Michael Phelps, who won six gold and eight total medals during
this year’s Summer Olympics in Athens, was arrested and
charged with driving under the influence of alcohol on Thursday,
according to a statement released by the Maryland State Police.

The 19-year-old Phelps was pulled over in Salisbury, Md., at
about 11:50 p.m. after running a stop sign. The Maryland officer
“observed signs indicating the driver may be operating under
the influence,” according to the statement.

In addition to the DUI, Phelps was also charged with driving
while impaired by alcohol, violation of a license restriction and
failure to obey a traffic control device.

Phelps, accompanied by two friends in the car, was released at 1
a.m., and his car was turned over to a friend who had not been
drinking.

“I want to say that last week I made a mistake,”
Phelps told the Associated Press. “I wanted to share my
feelings, and I know that getting in a car with anything to drink
is wrong, dangerous and is unacceptable.

“I’m 19, but I was taught that no matter how old you
are, you should always take responsibility for your actions, which
I will do. I’m very sorry this happened and it was a
mistake.”

Phelps, a Maryland native, is expected to attend the University
in the winter semester. He will compete for Club Wolverine, a local
club swimming team, and continue to be a training partner for
Michigan’s swim team.

First-year Michigan swimming coach Bob Bowman — who took
over the Wolverines following the retirement of the legendary Jon
Urbanchek — has been Phelps’s coach for several years,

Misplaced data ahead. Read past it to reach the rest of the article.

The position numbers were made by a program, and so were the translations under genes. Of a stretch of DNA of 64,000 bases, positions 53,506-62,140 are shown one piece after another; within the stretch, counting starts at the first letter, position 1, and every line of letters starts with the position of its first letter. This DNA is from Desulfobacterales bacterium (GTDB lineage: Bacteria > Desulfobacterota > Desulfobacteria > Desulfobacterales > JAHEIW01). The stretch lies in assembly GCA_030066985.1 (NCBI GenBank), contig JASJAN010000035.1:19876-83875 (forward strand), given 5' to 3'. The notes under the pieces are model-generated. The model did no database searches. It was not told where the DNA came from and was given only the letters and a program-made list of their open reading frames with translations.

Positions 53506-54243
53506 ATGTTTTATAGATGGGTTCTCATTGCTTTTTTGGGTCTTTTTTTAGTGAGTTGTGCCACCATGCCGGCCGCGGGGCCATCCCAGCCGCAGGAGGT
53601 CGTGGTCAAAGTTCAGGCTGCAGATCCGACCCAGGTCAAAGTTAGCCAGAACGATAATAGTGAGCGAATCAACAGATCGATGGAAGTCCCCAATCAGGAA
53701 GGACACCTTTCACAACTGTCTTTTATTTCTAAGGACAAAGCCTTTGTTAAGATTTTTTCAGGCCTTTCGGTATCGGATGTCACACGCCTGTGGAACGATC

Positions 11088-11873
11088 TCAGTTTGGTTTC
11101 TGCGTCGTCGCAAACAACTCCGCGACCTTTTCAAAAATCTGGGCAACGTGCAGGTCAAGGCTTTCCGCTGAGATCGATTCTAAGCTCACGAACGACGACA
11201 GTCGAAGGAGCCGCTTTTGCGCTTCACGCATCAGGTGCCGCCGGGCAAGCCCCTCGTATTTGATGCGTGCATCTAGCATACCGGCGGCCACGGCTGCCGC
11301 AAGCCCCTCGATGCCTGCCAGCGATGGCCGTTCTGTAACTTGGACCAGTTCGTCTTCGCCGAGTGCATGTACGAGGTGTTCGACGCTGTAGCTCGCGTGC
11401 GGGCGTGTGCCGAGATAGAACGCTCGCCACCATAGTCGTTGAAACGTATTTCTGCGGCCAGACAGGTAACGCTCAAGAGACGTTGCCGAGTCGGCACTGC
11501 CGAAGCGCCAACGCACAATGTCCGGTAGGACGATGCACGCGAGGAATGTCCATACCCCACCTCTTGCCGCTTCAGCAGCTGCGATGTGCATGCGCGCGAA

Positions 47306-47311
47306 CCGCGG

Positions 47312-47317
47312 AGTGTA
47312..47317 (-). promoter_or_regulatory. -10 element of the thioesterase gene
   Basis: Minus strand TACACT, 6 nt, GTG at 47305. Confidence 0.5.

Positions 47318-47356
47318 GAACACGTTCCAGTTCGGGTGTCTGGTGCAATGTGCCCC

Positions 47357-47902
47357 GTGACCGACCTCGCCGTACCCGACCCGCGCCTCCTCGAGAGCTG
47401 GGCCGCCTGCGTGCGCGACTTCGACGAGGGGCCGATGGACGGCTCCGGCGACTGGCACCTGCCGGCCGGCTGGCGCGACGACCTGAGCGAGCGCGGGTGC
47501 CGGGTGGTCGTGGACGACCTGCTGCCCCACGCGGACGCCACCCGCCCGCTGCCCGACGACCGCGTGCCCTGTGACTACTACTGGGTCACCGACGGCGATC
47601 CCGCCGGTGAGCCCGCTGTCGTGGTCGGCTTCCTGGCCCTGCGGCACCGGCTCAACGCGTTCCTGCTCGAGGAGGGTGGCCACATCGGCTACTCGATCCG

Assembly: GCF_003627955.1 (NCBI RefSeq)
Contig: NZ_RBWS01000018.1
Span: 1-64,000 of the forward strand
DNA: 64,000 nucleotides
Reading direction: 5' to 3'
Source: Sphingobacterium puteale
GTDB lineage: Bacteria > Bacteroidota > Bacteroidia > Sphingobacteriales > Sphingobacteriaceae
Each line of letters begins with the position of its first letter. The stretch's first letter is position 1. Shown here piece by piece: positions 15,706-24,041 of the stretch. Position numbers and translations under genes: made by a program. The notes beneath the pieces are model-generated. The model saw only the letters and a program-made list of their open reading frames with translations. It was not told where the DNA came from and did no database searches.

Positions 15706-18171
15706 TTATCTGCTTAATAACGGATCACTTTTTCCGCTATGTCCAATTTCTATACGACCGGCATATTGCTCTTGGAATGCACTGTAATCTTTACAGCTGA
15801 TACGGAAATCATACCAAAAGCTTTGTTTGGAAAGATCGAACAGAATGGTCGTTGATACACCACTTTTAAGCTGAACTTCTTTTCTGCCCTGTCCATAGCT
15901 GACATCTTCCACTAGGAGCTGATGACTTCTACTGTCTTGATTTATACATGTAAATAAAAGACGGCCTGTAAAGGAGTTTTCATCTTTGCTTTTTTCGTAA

and was disappointed with last week’s incident.

“I’ve known Michael for a long time, and he knows
that he’s made a serious mistake,” Bowman said.
“He knows he’ll have to learn from this and live with
it.”

The Maryland police reported that Phelps was “fully
cooperative” following the arrest, and Bowman has been
pleased with how Phelps has handled the situation since then.

“He’s accepted his responsibility, and he’s
ready to move forward,” Bowman said.

Phelps was on hand for the Baltimore Ravens’ game against
the Cleveland Browns on Sunday night, and he was introduced to the
crowd prior to the contest.

That appearance was part of the endless stream of publicity
Phelps has received since his record-setting performance in the
Olympics this summer.

Still, Bowman claims he never thought of removing Phelps as
training partner for Michigan and is confident that his talented
protégé will bounce back from Thursday’s
mistake.

“I’ll stand behind Michael — he’s
someone who’s a very good young man, but he’s made some
poor choices,” Bowman said.

“Sometimes you’re an example of what not to
do,” he added.

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